New research has revealed that over 100 major global financial institutions have introduced policies restricting coal funding.
The research from the Institute for Energy Economics and Financial Analysis has found that global capital is leaving the coal sector at fast pace.
Since 2013, coal exit announcements have occurred at a rate of over one per month form banks and insurers holding more than US$10 billion worth of assets under management.
Since the start of 2018, there have been 34 new or improved announcements from global institutions restricting coal, making an average of one new announcement every two weeks.
The first restriction came from The World Bank in 2013 with the 100th coming from the European Bank of Reconstruction and Development.
Since the beginning of 2019, moves have come from banks in the UK, Canada, Finland, South Africa and Austria.
Energy Economics and Financial Analysis’ director of energy finance studies Tim Buckley said that when significant investors act, momentum increases.
“For environmental, reputational and financial reasons, thermal coal is a toxic asset for global investors increasingly announcing new and improved policies responding to climate change.
“The strong leadership of a few globally significant institutions five years ago is increasingly turning into capital flight by the many, with one new announcement every two weeks in recent years,” he said.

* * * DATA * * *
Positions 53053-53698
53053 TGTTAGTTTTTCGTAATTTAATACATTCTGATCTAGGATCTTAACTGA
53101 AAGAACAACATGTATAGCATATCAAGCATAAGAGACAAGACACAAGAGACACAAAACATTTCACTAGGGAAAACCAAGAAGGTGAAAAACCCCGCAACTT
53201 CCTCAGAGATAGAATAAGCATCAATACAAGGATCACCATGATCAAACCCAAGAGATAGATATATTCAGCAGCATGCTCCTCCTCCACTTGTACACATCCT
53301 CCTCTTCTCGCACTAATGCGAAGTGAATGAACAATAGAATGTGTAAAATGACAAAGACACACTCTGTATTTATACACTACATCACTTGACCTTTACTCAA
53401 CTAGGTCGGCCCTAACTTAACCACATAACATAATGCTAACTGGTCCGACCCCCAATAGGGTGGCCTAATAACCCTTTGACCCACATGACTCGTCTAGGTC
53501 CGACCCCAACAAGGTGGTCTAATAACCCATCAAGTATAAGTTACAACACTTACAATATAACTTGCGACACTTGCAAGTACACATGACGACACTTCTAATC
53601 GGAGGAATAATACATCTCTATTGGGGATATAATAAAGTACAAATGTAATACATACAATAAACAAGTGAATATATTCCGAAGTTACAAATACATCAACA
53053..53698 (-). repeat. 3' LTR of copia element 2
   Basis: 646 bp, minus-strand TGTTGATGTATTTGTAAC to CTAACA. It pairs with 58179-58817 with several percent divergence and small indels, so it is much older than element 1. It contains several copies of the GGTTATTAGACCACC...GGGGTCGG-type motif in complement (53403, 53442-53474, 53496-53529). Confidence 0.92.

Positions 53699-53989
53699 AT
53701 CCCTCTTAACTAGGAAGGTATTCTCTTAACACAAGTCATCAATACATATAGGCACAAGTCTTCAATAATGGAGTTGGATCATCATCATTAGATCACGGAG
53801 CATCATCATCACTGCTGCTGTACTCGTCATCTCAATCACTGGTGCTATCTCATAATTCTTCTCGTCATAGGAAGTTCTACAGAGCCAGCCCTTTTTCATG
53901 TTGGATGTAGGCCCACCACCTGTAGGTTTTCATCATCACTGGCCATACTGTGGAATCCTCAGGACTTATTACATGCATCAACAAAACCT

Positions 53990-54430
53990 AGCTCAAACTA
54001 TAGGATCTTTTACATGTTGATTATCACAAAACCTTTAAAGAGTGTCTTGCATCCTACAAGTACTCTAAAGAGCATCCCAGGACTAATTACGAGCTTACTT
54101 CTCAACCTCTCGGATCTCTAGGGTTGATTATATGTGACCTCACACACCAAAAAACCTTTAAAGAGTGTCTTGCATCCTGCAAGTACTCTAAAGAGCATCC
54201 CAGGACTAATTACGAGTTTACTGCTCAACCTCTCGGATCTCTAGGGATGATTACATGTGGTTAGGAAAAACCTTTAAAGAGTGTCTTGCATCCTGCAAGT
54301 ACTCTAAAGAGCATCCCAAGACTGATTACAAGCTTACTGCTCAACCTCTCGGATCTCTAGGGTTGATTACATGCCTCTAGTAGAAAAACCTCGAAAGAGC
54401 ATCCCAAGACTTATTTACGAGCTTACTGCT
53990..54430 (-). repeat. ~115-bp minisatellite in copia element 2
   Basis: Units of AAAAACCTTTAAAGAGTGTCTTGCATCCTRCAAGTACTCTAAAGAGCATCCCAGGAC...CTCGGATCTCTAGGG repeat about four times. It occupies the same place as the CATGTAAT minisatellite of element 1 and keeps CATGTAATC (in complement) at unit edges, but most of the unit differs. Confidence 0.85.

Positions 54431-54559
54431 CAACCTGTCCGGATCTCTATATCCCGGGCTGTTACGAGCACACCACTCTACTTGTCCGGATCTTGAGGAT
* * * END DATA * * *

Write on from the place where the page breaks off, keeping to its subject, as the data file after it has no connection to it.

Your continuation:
Mr Buckley said investors were looking ahead to more progressive industries and were removing themselves from harmful industries.
“With investors understandably focused on cheaper, sustainable, domestic renewables – which are clearly becoming the backbone technology of choice for energy systems going forward – an emerging theme is coal companies’ inability to access capital markets for expansions, mergers or acquisitions.”
Among the 100 institutions restricting coal funding are 40 per cent of the top 40 global banks. Twenty investors with 20 per cent of the industry’s global assets are excluding coal from their portfolios.
Mr Buckley said this was a worldwide trend and companies were improving the strength of their policies all the time.
“While initial measures vary in effectiveness, we found that the trend is for financial institutions to ratchet up the strength of policies once they are in place.
“With environmental and reputational concerns certainly driving factors for capital fleeing coal, investors are also increasingly aware that coal industry forecasts are increasingly dour,” he said.
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